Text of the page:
Gunnar Bentz, Blake Pieroni, and Tyler Clary make up the remaining top eight.

The most notable absent name from the top 16 is Texas swimmer Clay Youngquist, who was a member of the 2015 World Championship team for the states although he didn’t swim at the meet.

Only two swimmers from the London 2012 4x200m freestyle relay (Lochte and Dwyer) will compete in these semifinals.

TOP 16

  1. Conor Dwyer (1:46.65)
  2. Jack Conger (1:47.25)
  3. Clark Smith (1:47.68)
  4. Townley Haas (1:47.74)
  5. Ryan Lochte (1:47.77)
  6. Gunnar Bentz (1:47.85)
  7. Blake Pieroni (1:47.93)
  8. Tyler Clary (1:48.11)
  9. Reed Malone (1:48.24)
  10. Michael Weiss (1:48.28)
  11. Zane Grothe (1:48.29)
  12. Michael Wynalda (1:48.30)
  13. Michael Klueh (1:48.48)
  14. Maxime Rooney (1:48.57)
  15. Connor Jaeger (1:48.59)
  16. Jonathan Roberts (1:48.63)

For official results click here.


2016 Top seed: Katie Meili (1:05.64)
World record: 1:04.35 – Ruta Meilutyte (Lithuania)
American record: 1:04.45 – Jessica Hardy
U.S Open record: 1:04.45 – Jessica Hardy
U.S Nationals record: 1:05.34 – Rebecca Soni
JR World record: 1:05.39 – Ruta Meilutyte (Lithuania)
2012 Winning Time: 1:05.92 – Breeja Larson

The 100m breaststroke was anticipated to be one of the tightest races at the 2016 U.S Olympic Trials, and thus far it’s exceeded expectations as plenty of talented swimmers have qualified for tonight’s semifinal.

Lilly King led the way with a 1:06.45, the first sub-1:07 performance of the morning, in heat 12. Flying to the wall she took down Jessica Hardy who touched in with a 1:07.16 which gives her the fourth seed overall.

In heat 13, Katie Meili also managed to dip under 1:07, sporting 1 :06.57 which sets her up as a leader with King. Although the two are out in front, Sarah Haase of Stanford wasn’t too far behind. Haase will take the third seed heading into semifinals with a 1:07.04.

2012 Olympic Trials champion Breeja Larson managed to sneak into the top eight with a 1:07.37 swim. She’s just one seed behind Micah Lawrence who put up a 1:07.35.

With so many talented swimmers in the top 16, tonight’s semifinals should give a clearer picture of who might represent the United States come Rio.

TOP 16

  1. Lilly King (1:06.45)
  2. Katie Meili (1:06.57)
  3. Sarah Haase (1:07.04)
  4. Jessica Hardy (1:07.16)
  5. Andee Cottrell (1:07.21)
  6. Molly Hannis (1:07.27)
  7. Micah Lawrence (1:07.35)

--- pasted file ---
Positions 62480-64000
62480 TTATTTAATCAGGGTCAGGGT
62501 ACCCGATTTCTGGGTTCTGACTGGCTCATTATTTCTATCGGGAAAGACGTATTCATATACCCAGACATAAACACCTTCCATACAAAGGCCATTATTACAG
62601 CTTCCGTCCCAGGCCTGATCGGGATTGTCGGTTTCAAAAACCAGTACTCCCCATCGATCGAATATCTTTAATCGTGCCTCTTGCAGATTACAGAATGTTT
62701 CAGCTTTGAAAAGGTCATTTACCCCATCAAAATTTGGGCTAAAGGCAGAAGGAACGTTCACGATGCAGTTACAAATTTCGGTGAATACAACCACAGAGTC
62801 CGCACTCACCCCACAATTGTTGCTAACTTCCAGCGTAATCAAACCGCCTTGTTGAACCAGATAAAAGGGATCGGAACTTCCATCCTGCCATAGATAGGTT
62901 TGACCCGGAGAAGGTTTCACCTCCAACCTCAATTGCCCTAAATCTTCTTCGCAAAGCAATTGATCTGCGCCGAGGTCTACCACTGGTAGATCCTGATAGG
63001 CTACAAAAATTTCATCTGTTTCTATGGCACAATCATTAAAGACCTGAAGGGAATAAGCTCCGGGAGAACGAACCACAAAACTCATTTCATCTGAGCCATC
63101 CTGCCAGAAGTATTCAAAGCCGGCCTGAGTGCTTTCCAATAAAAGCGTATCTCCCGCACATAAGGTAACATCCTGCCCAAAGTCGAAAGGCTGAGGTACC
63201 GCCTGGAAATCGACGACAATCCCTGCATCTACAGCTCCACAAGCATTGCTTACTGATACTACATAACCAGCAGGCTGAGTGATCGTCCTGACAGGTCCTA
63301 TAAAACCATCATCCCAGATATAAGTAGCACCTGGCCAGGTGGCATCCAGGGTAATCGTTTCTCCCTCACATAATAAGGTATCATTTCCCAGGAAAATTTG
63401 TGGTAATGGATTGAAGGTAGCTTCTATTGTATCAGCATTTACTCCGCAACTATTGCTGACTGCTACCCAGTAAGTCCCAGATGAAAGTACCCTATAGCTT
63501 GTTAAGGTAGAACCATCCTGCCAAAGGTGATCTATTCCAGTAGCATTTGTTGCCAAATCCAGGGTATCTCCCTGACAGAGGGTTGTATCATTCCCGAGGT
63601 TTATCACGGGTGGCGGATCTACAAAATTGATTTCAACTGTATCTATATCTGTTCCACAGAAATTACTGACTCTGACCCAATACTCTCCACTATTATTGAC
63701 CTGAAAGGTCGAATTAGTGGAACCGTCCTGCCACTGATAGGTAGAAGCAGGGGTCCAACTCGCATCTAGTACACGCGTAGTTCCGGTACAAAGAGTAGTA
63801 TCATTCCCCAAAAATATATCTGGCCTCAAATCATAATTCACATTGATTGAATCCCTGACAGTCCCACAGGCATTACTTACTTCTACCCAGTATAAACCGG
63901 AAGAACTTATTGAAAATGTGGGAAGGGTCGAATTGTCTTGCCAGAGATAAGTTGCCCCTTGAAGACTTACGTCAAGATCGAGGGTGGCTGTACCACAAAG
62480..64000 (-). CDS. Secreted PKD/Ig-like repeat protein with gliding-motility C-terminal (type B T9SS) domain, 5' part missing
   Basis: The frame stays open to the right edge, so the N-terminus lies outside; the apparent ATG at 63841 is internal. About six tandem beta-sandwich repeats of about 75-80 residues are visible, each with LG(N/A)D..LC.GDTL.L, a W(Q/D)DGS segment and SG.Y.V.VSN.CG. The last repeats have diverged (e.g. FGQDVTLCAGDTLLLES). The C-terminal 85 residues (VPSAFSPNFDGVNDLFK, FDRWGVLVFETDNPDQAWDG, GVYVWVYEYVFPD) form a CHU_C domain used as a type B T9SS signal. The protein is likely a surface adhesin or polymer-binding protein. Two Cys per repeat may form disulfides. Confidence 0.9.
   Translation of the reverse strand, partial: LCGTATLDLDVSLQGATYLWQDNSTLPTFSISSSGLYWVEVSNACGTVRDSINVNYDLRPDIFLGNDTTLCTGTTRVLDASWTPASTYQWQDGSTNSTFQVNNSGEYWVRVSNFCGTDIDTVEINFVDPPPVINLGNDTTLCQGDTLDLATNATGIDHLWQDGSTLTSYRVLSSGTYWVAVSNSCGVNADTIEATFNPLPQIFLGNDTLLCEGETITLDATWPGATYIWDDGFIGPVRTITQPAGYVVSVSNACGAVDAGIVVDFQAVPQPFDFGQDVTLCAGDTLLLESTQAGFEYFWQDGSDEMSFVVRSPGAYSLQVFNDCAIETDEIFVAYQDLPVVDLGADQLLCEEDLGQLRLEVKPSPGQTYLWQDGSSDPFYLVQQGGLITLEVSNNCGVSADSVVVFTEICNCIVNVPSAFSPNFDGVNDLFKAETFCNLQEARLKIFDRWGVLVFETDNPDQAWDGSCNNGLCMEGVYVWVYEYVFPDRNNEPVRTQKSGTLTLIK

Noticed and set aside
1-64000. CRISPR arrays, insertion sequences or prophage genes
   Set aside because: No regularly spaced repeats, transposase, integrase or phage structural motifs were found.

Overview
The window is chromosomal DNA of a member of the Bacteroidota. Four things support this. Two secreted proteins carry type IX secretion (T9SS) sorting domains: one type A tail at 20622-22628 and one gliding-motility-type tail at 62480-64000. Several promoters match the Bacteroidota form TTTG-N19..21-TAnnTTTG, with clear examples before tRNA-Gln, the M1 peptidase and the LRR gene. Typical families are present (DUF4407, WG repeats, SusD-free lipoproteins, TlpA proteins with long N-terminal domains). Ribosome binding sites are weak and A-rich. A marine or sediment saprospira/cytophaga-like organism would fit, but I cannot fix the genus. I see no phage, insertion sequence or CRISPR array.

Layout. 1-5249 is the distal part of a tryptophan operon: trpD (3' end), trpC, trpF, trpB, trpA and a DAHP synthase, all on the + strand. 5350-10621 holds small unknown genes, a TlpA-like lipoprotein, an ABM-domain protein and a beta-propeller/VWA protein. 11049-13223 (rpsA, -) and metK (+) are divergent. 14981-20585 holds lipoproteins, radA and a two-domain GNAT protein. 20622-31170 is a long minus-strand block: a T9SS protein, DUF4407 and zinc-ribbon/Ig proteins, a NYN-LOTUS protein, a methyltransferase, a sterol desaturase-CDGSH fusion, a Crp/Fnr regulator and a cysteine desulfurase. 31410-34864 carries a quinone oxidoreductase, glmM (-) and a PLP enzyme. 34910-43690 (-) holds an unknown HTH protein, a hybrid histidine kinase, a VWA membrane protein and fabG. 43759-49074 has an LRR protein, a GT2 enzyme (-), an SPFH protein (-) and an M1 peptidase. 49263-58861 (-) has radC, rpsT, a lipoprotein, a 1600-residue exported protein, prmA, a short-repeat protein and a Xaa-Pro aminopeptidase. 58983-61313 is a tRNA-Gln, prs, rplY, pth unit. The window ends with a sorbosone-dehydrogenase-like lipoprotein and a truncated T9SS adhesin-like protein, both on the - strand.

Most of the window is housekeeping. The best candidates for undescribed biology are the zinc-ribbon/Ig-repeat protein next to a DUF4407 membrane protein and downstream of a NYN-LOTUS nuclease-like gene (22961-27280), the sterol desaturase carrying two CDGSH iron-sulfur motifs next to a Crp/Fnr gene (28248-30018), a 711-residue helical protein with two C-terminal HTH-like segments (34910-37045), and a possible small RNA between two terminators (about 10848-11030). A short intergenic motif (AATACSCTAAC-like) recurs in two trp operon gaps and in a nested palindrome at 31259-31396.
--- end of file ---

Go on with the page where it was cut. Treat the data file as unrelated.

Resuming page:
8. Breeja Larson (1:07.37)
  9. Melanie Margalis (1:07.85)
  10. Annie Lazor (1:07.89)
  11. Katharine Ross (1:07.94)
  12. Olivia Anderson (1:08.14)
  13. Emma Reaney (1:08.24)
  14. Bethany Galat (1:08.46)
  15. Miranda Tucker (1:08.49)
  16. Allie Raab (1:08.54)

For official results click here.


2016 Top seed: David Plummer (52.51)
World record: 51.94 – Aaron Peirsol
American record: 51.94 – Aaron Peirsol
U.S Open record: 51.94 – Aaron Peirsol
U.S Nationals record: 51.94 – Aaron Peirsol
JR World record: 53.67 – Javier Acevedo (Canada)
2012 Winning Time: 52.08 – Matt Grevers

Ryan Murphy was the first man to drop a sub 54-second swim this morning with a 53.84. The time was well over his current season best of 52.57, but good enough to get him the fourth seed overall heading into the semifinals.

Heat eighteen had Matt Grevers‘ name all over it, 17-year-old Michael Taylor however wasn’t worried about that. Coming home strong he charged down the 2012 Olymipic gold medallist en route to a 53.77 performance, the second fastest swim by a 17/18-year-old American of all time.

Taylor beat Grevers to the wall who had to settle for second in his head with a 53.98. The two are seeded third and fifth respectively.

The final heat held all the prelim speed as David Plummer stretched out for a 53.22 to take the top spot heading into the semifinals. In comparison to the 52.40 he swam earlier this month in Indianapolis, it’s nothing special, however it puts him in the right position to get into that territory later in the meet.

Jacob Pebley was right behind Plummer in 53.48 to take the second seed overall.

A three-way tie for fifteenth between Austin Katz, Cameron Craig, and Carter Griffin will result in a swim-off later in the session.

TOP 16

  1. David Plummer(53.22)
  2. Jacob Pebley (53.48)
  3. Michael Taylor (53.77)
  4. Ryan Murphy (53.84)
  5. Matt Grevers (53.98)
  6. Sean Lehane (54.49)
  7. Jake Taylor (54.50)
  8. Eugene Godsoe (54.74)
  9. John Shebat (54.91)